For Van Dijk, the fu­ture looks bright but it is not yet Oranje

Ron­ald de Boer ex­plains why Celtic de­fender is yet to re­ceive pass­ing marks in his home­land


THERE are ques­tions be­ing asked in Hol­land about Vir­gil van Dijk. Yes, he’s a de­cent foot­baller, but can he re­ally play foot­ball? The Dutch are funny that way. For them, un­like us, there is lit­tle of worth in a cen­tre-half’s abil­ity to boot the ball into Row Z of the stand when the op­po­si­tion pose a threat or emerge from a 50-50 chal­lenge with part of the cen­tre-for­ward’s eye­ball hang­ing off the end of his studs.

They like pass­ing the ball to each other. They like Cruyff turns. They are still wrapped up in all that 1970s stuff about play­ers be­ing com­fort­able in all po­si­tions of the park.

Van Dijk has at­tracted plenty of in­ter­est through his dis­plays for Celtic since ar­riv­ing from Gronin­gen in the sum­mer of 2013 and has a bit of all that in his locker, but the rag­ing de­bate over whether he should have gone to the World Cup with his na­tional team has yet to re­sult in him get­ting a cap.

Like­wise, for all the talk of Ar­se­nal and Manch­ester City, he is still at Park­head. Of­fers of £8m and up­wards have been mooted, yet the odds re­main in favour of him still be­ing in Glas­gow when the trans­fer win­dow closes.

There is, then, a clear in­cen­tive for him to use this Sun­day’s show­down with Rangers as a plat­form. If you can keep a cool head, put your foot on the ball and stroke it around with ease amid the blood and thun­der of an Old Firm game, your agent re­ally does have some­thing spe­cial to add to your CV.

Many have tried it. Plenty have failed. Ob­vi­ous ques­tions can be asked about the qual­ity of the Rangers team that will serve as the op­po­si­tion at Ham­p­den Park, but this is a game to test the met­tle of any man and to win it through ball-play­ing rather than bat­tling would be some­thing to take note of, in­deed.

“In Hol­land, we have some doubts about Vir­gil,” ex­plained the for­mer Rangers for­ward Ron­ald de Boer. “Some peo­ple say he should get a chance with the na­tional team. Some peo­ple still have doubts. Oth­ers say that Ajax, PSV or Feyeno­ord should buy him. In Hol­land, peo­ple still ques­tion his skills on the ball. Over there, it is im­por­tant to keep the ball and play it to a jer­sey of the same colour. It is not just about de­fend­ing, but his all-round game.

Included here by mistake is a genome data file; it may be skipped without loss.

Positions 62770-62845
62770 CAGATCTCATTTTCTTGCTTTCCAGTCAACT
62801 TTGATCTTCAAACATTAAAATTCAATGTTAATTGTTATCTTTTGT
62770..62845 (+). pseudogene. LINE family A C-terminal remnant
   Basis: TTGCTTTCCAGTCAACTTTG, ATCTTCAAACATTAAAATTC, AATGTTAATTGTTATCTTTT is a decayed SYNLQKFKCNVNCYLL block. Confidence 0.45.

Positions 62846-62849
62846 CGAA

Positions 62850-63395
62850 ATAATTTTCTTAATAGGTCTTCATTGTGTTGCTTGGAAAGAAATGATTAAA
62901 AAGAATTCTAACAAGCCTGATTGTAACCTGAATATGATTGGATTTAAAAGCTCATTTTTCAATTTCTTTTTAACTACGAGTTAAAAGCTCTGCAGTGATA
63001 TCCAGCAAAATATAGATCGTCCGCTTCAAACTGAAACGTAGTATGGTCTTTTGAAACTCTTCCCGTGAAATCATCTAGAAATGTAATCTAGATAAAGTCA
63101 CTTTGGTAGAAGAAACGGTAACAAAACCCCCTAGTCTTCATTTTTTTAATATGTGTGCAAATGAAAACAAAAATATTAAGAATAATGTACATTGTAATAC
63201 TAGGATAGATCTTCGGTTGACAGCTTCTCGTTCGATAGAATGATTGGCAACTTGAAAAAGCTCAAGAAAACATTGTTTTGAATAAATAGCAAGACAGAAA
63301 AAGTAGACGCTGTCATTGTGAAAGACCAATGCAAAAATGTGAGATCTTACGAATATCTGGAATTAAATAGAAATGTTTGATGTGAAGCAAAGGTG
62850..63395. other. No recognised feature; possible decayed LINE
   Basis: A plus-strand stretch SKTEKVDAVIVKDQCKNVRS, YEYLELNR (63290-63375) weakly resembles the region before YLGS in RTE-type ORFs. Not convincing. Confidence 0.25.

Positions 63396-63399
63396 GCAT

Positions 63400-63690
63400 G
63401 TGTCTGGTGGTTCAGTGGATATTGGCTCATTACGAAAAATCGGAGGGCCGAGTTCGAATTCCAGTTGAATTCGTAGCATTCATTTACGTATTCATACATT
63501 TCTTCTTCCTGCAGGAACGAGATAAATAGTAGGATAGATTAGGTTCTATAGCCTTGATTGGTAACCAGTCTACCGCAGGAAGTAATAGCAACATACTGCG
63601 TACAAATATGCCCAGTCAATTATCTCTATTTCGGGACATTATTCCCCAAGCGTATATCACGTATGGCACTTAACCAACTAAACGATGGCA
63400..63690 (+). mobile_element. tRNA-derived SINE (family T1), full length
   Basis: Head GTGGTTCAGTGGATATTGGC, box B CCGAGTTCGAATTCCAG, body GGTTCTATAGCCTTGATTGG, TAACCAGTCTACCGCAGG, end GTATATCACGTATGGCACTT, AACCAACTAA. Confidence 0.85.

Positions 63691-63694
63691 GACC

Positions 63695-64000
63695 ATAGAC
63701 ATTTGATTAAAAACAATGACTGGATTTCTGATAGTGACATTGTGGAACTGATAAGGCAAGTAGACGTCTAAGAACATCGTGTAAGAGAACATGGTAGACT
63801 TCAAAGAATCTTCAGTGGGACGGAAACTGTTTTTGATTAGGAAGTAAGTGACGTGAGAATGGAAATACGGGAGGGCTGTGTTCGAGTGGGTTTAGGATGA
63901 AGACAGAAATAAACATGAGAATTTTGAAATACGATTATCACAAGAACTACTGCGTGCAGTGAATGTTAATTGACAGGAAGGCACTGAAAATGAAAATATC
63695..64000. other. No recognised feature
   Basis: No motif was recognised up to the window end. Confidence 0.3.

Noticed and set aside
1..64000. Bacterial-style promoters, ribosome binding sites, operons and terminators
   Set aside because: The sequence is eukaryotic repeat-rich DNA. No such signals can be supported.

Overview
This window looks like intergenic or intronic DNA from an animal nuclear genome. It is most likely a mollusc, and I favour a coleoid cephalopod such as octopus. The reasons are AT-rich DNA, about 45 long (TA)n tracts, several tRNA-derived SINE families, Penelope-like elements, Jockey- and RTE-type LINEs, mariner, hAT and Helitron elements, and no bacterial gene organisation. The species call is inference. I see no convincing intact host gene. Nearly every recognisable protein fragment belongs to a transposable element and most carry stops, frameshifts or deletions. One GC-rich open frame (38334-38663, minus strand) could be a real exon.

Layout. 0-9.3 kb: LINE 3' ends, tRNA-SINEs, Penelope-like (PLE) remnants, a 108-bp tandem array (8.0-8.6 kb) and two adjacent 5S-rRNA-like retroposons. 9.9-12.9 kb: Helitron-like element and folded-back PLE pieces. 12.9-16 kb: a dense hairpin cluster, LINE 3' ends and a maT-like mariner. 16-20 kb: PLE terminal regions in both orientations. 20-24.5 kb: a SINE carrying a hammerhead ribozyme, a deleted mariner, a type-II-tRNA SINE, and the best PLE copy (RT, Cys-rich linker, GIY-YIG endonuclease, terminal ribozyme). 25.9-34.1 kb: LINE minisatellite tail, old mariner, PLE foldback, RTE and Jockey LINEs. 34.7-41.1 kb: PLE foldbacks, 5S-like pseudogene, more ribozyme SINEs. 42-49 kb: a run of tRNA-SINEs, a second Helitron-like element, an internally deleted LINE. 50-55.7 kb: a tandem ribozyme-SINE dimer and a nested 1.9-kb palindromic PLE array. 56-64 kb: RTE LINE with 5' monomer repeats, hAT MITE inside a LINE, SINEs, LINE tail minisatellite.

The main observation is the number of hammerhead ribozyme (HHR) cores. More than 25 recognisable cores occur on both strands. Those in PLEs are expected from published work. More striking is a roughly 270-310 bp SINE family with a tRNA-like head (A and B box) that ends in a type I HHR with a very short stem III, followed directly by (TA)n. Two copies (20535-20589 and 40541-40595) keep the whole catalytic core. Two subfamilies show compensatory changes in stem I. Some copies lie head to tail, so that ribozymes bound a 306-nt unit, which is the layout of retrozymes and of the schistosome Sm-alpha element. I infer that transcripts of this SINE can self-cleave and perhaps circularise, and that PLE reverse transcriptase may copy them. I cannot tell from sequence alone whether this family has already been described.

“That is what I heard and I can’t com­ment too much be­cause I have not seen him reg­u­larly, but he is do­ing well and he is on the radar. There are doubters out there. I think he has po­ten­tial to make the next step in Europe. Celtic, of course, are still a big club, but I think he can suc­ceed in the Premier­ship.”

In de Boer’s mind, prov­ing he can han­dle the high-oc­tane at­mos­phere of an Old Firm en­counter is some­thing that would add to van Dijk’s at­trac­tive­ness to big­ger clubs, no mat­ter what they may think of the gen­eral stan­dard of the game in this coun­try.

He played in count­less Barcelon­aReal Madrid match-ups, he played in two World Cups, he went with Ajax into the bearpit of Feyeno­ord’s De Kuip in Rot­ter­dam. None of that com­pares to ex­pe­ri­ences against Celtic dur­ing four years at Ibrox.

“I played in El Cla­sico and AjaxFeyeno­ord and that is crazy, but there is no com­par­i­son with the Old Firm game,” he said. “It has so much more emo­tion in it. I wouldn’t say the foot­ball is bet­ter. It def­i­nitely isn’t. How­ever, the in­ten­sity is in­cred­i­ble and that makes it spe­cial. I adapted to it right away and I was never ner­vous, although a lit­tle nerves were good.

“I had played in World Cups and big games. When you are 21, it might have

WORLD AT HIS FEET: Vir­gil van Dijk’s stel­lar per­for­mances for Celtic have earned rave re­views here but his ball-play­ing skills need to im­prove to im­press Dutch ob­servers.

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